Last night on the way out of a networking event, I was walking along with an associate toward our cars. We both looked up at the night sky. I remarked that the big planet in the western sky might be Jupiter, and the constellation to the south and west was Orion.
“Have you ever seen Jupiter through a telescope?” I asked. “You can see its moons. That freaks me out. The idea that there’s a planet out there with other moons around it boggles my mind.”
That’s when my friend said: “You know, NASA is recruiting people for missions on which they’ll never come back.”
Would you do that? Would you climb on a spaceship, fly out of earth’s gravity and venture into space knowing that you’d never return to earth again?
It’s a question you probably have not considered except in strange little rock songs like Major Tom by David Bowie or Rocketman by Elton John. The idea of being shot off into space without hope of further human contact is a bit terrifying.
Then there’s this whole concept of eternity to consider. As scientists wrestle with the physics of how matter came into being, and how to describe the world as it is, not just as we imagine it, there is greater appreciation and greater uncertainty about what it is we really see around us.
I heard a discussion on the radio about the likelihood of life on other planets. We know there are great odds that there are other planets like earth positioned in galaxies likes ours where conditions for life as we know it may well exist. But there’s one problem. As the scientist describing these galaxies pointed out, there are something like 200 billion possible galaxies like that. All with billions of stars and billions of planets circling them.
Because there’s this thing called eternity. And it goes on forever. And ever. And ever.
Those of us who run and ride understand a few things about time and space. It’s not uncommon to hear people brag or complain about how far they just ran or cycled during a workout. “I felt like that run took an eternity,” you might hear someone say.
An eternity. That means time with no beginning and no end. The human mind can’t do it. Can’t conceive how that’s possible. That’s why people throw God into the equation. It helps explain to the human mind that time had a beginning, and that it might also have an end.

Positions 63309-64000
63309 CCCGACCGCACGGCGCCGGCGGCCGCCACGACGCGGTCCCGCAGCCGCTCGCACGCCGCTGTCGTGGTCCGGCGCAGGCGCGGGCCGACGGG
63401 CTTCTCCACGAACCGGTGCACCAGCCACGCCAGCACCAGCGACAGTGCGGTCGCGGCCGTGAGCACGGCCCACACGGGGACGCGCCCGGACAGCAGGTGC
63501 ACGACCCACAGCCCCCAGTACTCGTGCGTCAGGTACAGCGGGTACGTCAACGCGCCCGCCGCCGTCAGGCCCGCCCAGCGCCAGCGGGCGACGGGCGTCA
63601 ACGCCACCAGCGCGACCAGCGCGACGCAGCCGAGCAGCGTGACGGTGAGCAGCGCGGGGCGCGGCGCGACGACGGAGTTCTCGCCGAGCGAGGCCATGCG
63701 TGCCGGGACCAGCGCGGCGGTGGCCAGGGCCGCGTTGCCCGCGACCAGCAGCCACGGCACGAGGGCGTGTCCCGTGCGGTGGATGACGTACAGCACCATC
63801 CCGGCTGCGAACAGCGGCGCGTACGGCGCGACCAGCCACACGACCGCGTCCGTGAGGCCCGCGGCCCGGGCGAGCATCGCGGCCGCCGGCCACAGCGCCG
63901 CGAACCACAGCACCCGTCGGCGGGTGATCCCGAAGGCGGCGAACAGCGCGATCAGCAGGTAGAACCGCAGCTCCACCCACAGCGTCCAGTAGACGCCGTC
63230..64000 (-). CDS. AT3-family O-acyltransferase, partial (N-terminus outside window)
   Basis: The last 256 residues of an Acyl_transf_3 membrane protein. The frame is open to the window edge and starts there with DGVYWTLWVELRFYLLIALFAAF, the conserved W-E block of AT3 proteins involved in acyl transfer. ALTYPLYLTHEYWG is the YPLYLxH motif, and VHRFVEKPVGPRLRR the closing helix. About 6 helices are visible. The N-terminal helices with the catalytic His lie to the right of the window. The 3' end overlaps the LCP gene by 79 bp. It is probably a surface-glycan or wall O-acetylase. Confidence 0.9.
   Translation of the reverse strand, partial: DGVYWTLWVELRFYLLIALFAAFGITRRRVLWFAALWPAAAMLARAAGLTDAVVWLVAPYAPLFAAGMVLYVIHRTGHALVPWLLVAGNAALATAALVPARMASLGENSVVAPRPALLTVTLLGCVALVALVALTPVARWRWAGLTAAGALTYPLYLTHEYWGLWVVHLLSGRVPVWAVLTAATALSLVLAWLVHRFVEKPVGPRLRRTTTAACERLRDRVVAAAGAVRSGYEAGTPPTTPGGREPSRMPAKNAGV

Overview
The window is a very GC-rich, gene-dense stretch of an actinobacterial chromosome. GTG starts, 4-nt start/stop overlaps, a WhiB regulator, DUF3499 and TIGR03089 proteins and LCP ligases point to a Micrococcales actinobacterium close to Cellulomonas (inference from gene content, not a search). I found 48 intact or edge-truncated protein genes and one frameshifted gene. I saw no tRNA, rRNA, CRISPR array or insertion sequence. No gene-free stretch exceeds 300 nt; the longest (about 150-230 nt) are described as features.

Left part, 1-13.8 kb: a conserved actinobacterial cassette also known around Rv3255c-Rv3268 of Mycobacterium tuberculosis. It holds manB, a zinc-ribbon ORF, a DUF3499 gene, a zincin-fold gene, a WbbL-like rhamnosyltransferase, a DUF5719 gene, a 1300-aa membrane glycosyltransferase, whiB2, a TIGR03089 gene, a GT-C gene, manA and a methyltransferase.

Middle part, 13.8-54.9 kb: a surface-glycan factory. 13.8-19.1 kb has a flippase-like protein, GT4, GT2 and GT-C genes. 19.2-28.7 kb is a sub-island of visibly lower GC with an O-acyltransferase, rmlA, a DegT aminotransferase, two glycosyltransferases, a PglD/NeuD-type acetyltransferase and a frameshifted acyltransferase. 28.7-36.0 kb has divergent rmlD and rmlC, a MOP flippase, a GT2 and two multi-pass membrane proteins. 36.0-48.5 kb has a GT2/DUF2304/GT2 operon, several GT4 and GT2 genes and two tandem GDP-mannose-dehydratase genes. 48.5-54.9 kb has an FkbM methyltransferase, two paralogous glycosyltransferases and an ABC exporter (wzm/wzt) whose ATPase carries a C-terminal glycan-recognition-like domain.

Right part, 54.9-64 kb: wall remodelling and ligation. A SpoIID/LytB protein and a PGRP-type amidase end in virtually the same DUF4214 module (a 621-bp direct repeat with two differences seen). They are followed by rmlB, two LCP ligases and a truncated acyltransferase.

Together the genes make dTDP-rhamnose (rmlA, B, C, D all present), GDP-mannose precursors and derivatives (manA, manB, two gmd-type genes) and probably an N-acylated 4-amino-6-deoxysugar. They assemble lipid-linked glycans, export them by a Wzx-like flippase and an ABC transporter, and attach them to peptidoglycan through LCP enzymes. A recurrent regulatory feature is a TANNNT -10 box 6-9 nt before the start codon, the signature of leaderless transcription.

Comedian Louis C.K. describes the day his young daughter asked if the sun would ever go out. Before he knew what he was doing he described the process by which suns expand to massive burning orbs and then shrink and die. to his own horror he saw his daughter’s eyes grow wide as she started to cry. “No, it’s not going to happen for a very long time,” he tried to assure her. But in her mind everyone she knew was going to die. There was no way for her to conceive it any other way.
Even adults can feel like their world is coming to an end when something happens in their life that makes them wish it could somehow be different. A bad race is sometimes enough to make those of us who run and ride wish we could go back in time and start all over again. Living with the results of a bad effort makes it feel like time has slowed down just to torture you. “God, I wish I could just die…” we tell ourselves. Not seriously of course. But in jest we say such things to help process the emotional pain that comes with disappointment or loss.
During college I took a course called Philosophy of Existentialism. One of the concepts we studied was the “irreversibility of time.” That’s right buddy. You can’t go backward. So you’re stuck with the consequences of your actions no matter what. That’s a depressing thought to many. Which is why so many people think existentialists are full of shit.
But those of us who run and ride live in intimate relationship with the irreversibility of time. And as I ran through the dark Iowa hills in the deep of winter, I could literally feel time passing me by. And I thought anew about the nature of eternity. And about God And our temporal existence. Rather than make me more of a skeptic about spirituality, existentialism stripped bare the material flatness of our being and exposed the rich emotional world of love, cosmic reality and hope.